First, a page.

Daytime TV: Intolerable cruelty

Gary Day on the injustice meted out to a whistleblower, medieval minds and meteorology

May 7, 2009

Jessie is left without morphine. She screams in pain. Gilbert has soiled himself. But no one cleans him up. Welcome to a hospital near you. Bullying elderly patients, stealing their food and leaving them in chairs from 7.00 in the morning till late at night. What was it The Who sang all those years ago? "Hope I die before I get old." Too right, if this is what's in store. No medicine, no dignity and damn all kindness. Behold the reality behind the rhetoric of "standards", "targets" and "accountability". Let's be grateful there are no such disparities in higher education.

If there are, then we'll need a whistleblower like Margaret Haywood, the subject of last week's Panorama (Monday April, BBC One 8.30pm). She was so shocked by what she saw - "No I won't help you!" shouted one nurse at a pleading invalid - that she decided to make it public. But as this was a breach of patient confidentiality, she was struck off by the Nursing and Midwifery Council.

This august body appears to think that the reporting of ill-treatment is a far more serious matter than the ill-treatment itself. Why else would they deprive Margaret of her livelihood while leaving most of the perpetrators in post?

Here's a question. Is the rise of the whistleblower related to the decline of the documentary? The task of investigative journalism seems to have fallen to a few courageous individuals like Margaret. And like anyone who tells the truth, she has suffered for it.

The Franciscan friar Roger Bacon was sent to prison for doing the same. Or perhaps it was because he liked setting fire to things. At least that was the impression given by the actor playing him in Robert Bartlett's fascinating Inside the Medieval Mind (Tuesday 28 April, BBC Four 8pm). The programme is a repeat. So are most things on television but, unlike them, this is definitely worth a second viewing.

Robert's hands play an invisible piano that wafts you back to a time when men slipped down from the sky on an anchor; a time before expressions like "quality of care is now our primary concern" existed. Why, the clock itself had yet to be invented. Like Dr Who, Robert materialises in a remote period but, unlike him, he does not meddle in its affairs. He watches medieval villagers go about their business. He speaks quietly so as not to disturb them. Later, he has to speak loudly to be heard above a battle behind him.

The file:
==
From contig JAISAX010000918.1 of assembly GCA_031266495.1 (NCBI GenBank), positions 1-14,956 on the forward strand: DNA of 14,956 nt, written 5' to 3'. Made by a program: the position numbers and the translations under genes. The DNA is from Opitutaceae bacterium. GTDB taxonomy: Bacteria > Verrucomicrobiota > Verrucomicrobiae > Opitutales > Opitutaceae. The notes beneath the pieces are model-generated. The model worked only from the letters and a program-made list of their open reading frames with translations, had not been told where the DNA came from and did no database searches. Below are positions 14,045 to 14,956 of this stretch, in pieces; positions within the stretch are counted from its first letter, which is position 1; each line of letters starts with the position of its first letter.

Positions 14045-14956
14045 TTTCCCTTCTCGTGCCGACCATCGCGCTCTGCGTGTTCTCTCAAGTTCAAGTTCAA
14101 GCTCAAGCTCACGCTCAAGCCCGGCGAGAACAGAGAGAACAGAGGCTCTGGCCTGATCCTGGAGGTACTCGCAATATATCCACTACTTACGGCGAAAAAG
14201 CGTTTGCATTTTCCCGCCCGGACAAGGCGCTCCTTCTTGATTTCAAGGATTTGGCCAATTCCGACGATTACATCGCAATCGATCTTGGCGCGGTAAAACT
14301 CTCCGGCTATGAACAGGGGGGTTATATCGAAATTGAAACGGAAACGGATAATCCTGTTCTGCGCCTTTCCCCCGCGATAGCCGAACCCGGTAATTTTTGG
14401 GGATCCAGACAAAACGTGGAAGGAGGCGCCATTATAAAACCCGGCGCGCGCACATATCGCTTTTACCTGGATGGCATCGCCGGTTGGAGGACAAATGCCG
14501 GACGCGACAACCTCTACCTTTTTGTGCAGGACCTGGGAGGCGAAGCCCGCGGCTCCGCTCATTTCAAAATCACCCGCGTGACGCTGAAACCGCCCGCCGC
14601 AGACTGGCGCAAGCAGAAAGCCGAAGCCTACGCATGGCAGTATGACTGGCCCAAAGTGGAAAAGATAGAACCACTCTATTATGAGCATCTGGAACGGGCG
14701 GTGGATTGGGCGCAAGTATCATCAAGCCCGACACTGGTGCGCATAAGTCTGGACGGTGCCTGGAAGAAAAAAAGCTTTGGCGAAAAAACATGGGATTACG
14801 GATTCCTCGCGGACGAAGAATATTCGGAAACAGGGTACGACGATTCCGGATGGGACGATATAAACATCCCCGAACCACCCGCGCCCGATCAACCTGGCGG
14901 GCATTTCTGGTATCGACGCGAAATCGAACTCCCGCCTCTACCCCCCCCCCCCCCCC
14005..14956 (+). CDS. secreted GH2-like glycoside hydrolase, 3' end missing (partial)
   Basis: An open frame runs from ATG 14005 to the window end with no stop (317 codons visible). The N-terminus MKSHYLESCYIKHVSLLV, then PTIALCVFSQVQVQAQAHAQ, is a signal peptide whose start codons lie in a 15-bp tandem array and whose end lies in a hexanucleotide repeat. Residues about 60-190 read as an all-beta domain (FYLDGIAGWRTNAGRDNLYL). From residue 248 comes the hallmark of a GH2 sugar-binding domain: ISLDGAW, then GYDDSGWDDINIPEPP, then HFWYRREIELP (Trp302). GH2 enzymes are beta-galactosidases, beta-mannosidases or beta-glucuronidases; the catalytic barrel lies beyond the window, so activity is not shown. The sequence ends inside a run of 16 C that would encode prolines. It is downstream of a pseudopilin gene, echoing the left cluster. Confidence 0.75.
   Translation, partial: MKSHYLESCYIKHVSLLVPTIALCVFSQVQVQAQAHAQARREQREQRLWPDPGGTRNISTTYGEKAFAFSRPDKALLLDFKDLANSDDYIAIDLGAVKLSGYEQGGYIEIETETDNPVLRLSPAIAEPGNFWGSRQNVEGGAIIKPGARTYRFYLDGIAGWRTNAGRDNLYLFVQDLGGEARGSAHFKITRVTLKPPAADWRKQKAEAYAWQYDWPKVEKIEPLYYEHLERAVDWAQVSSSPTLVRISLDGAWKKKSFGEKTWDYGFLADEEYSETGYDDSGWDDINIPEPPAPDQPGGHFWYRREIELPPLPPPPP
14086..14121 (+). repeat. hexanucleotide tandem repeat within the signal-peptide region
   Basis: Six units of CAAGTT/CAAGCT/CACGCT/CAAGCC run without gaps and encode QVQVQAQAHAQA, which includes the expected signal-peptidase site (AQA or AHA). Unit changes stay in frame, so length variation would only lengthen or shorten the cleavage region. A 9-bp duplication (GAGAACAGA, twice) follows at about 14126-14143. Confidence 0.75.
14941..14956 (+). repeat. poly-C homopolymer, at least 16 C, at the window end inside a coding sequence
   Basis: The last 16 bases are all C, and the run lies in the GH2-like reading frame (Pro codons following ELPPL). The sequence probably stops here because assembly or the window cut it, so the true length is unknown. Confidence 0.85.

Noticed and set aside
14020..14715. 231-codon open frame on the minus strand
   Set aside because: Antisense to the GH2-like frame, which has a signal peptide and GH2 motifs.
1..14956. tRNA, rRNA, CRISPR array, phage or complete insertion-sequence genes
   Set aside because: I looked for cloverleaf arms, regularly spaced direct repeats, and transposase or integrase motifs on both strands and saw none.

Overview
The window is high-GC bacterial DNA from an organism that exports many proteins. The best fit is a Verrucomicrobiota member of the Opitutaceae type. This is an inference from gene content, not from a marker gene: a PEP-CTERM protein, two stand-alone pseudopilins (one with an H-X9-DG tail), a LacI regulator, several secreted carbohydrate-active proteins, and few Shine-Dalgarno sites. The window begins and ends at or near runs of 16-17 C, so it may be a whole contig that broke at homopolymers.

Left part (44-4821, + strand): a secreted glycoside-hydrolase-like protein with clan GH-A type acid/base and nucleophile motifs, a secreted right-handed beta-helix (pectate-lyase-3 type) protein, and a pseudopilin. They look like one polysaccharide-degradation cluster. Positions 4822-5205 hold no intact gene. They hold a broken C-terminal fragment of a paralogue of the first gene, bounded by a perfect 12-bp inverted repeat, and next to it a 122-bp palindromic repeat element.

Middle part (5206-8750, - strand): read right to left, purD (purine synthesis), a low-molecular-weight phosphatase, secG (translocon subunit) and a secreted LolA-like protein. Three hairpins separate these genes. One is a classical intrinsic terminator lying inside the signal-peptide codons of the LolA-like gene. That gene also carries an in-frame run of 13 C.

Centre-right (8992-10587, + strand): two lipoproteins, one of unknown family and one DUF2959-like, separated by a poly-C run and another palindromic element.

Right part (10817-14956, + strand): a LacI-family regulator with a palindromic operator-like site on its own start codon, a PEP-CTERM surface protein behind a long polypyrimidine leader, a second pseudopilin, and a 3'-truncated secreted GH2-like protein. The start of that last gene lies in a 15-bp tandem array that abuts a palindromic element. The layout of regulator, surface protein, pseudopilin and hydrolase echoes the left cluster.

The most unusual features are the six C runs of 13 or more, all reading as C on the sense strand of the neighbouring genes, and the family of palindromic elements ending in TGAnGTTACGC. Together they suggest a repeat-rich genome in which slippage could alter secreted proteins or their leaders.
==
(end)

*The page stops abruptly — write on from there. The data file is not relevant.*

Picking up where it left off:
Robert's theme is the disenchantment of the world. Before the cult of "transparency", life was thick with meaning. The beaver, maintained a bestiary, bit off his testicles to show the hunter that he had nothing the hunter wanted. Similarly, we can stop the devil in his tracks if we cut vice out of our lives.

At this point in history, natural and supernatural explanations peacefully coexist. Isidore of Seville knew the physical cause of a solar eclipse but he also believed it had a spiritual significance. All this begins to change with the expansion of trade, the growth of towns and war. The conquest in 1085 of Toledo, that great centre of Islamic art and science, is the decisive moment. Aristotle's physics and Muslim mathematics challenge the Christian understanding of the universe. All is now inquiry and experiment. Imagine it. The light of the indivisible God split by a prism.

Thomas Aquinas set himself the task of reconciling reason and revelation. He didn't succeed. His Summa Theologica was unfinished when he died. A monk who copied out the second book described it as "very long, very verbose and very tedious". Clearly, Heaven's splendour was fading.

But the Earth has marvels of its own. Marco Polo is stunned by the sights of the East. On his deathbed he declares he could not tell half of what he saw for fear of not being believed. His travels inspire Christopher Columbus to set sail for this fabulous land but instead he discovers America - the moment, says Robert, that the modern age begins. It calls forth a new kind of man: the administrator.

First, though, the 19th-century adventurer. James Glaisher hired a hot-air balloon to measure the quantities of moisture in the atmosphere (Rain, BBC Two, Wednesday 29 April 9pm). At five miles up, he passed out. His companion, the aeronaut Henry Coxwell, was paralysed with cold. His hands had turned black. And so he used his teeth to open the gas valve, causing the balloon to descend rapidly.

Glaisher was one of many who advanced the science of meteorology. George James Symons kept meticulous records of rainfall throughout Britain. Luke Howard had his head in the clouds and named them. Rain seemed gentler in the age of Dickens. Now it pours hard and heavy, but not enough to wash away the injustices endured by Margaret and her like.

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